What is skeuomorphism?
Then earlier this year, I found a Nelsen-Norman Group article that mentioned "skeuomorphic design". They said:
In digital design, a skeuomorphic design is an object that has unnecessary, ornamental design features that mimic a real-world precedent. Skeuomorphic designs are intended to help users understand how to use a new interface by allowing them to apply some prior knowledge about that precedent.
How skeuomorphism affected my game
- Three Event Cards are drawn that depict a random scenario involving someone/something needing help (e.g. "Aliens" are "suing" "Disney World").
- Three Item Cards are then drawn (e.g. "Emeril Lagasse", "a half empty/full glass of water", and "motorcycle").
- The game is played in a series of three rounds. In each round the competitors tell a story about how they fantastically solve the event using one of the items. Then the round ends.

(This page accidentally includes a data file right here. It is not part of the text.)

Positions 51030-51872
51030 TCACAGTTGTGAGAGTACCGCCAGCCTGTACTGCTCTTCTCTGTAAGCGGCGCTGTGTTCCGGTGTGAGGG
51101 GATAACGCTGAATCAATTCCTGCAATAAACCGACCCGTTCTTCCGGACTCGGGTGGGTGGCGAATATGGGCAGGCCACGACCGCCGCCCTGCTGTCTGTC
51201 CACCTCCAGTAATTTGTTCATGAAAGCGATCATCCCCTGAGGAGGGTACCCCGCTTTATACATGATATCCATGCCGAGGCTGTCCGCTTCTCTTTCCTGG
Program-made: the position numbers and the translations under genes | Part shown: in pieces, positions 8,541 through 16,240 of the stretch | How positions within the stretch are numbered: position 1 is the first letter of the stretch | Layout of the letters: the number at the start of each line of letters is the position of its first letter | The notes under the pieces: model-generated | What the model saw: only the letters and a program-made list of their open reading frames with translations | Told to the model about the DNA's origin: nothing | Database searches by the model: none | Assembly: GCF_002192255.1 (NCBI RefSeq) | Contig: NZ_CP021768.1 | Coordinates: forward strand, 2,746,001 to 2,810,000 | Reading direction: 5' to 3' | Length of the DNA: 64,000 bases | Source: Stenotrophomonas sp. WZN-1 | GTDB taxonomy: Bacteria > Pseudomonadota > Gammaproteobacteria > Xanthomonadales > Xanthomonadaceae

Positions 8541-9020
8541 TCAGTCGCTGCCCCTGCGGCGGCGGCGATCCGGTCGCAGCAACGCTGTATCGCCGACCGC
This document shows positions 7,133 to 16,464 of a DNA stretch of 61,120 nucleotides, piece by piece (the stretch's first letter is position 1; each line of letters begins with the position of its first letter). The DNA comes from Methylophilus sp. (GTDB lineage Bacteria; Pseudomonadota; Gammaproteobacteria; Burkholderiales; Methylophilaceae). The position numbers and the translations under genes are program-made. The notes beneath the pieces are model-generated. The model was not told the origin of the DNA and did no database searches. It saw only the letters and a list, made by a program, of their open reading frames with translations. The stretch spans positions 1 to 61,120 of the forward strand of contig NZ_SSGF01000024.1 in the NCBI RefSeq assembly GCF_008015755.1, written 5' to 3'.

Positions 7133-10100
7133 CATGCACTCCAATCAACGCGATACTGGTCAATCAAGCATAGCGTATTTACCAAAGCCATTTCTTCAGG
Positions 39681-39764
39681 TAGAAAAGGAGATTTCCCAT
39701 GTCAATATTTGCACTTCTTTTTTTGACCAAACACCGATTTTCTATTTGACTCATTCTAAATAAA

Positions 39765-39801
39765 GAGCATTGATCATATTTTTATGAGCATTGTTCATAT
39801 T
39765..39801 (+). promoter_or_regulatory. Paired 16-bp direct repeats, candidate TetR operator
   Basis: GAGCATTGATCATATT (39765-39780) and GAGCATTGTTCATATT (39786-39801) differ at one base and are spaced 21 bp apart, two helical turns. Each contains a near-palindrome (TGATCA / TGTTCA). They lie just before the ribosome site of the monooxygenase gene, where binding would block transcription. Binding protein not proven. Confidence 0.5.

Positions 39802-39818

- At the end of the first and second rounds, one of the judges plays a Wild Card which complicates the situation and nullifies what the competitors did in their stories. Then the next round starts and the competitors continue their story using a new item to save the day.
- After the three rounds, the judges vote for the best story.
- When I played the physical game, I was always there to lay out the cards one by one and explain their purpose. In the digital version, everything is already set up and I wouldn't always be there to explain everything. I could add some things to help explain but I have no space left. Why?
- Small amounts of text on cards led to wasted space. Like physical card games, space isn't a luxury in the digital world and needs to be used wisely. I could make all the cards smaller, however...
- Large amounts of text had to be shrunk to fit inside the card. This was primarily a problem for my Wild Cards so I dynamically changed the font size. But trying to read all these different font sizes takes more cognitive power, believe it or not. And it just looks odd.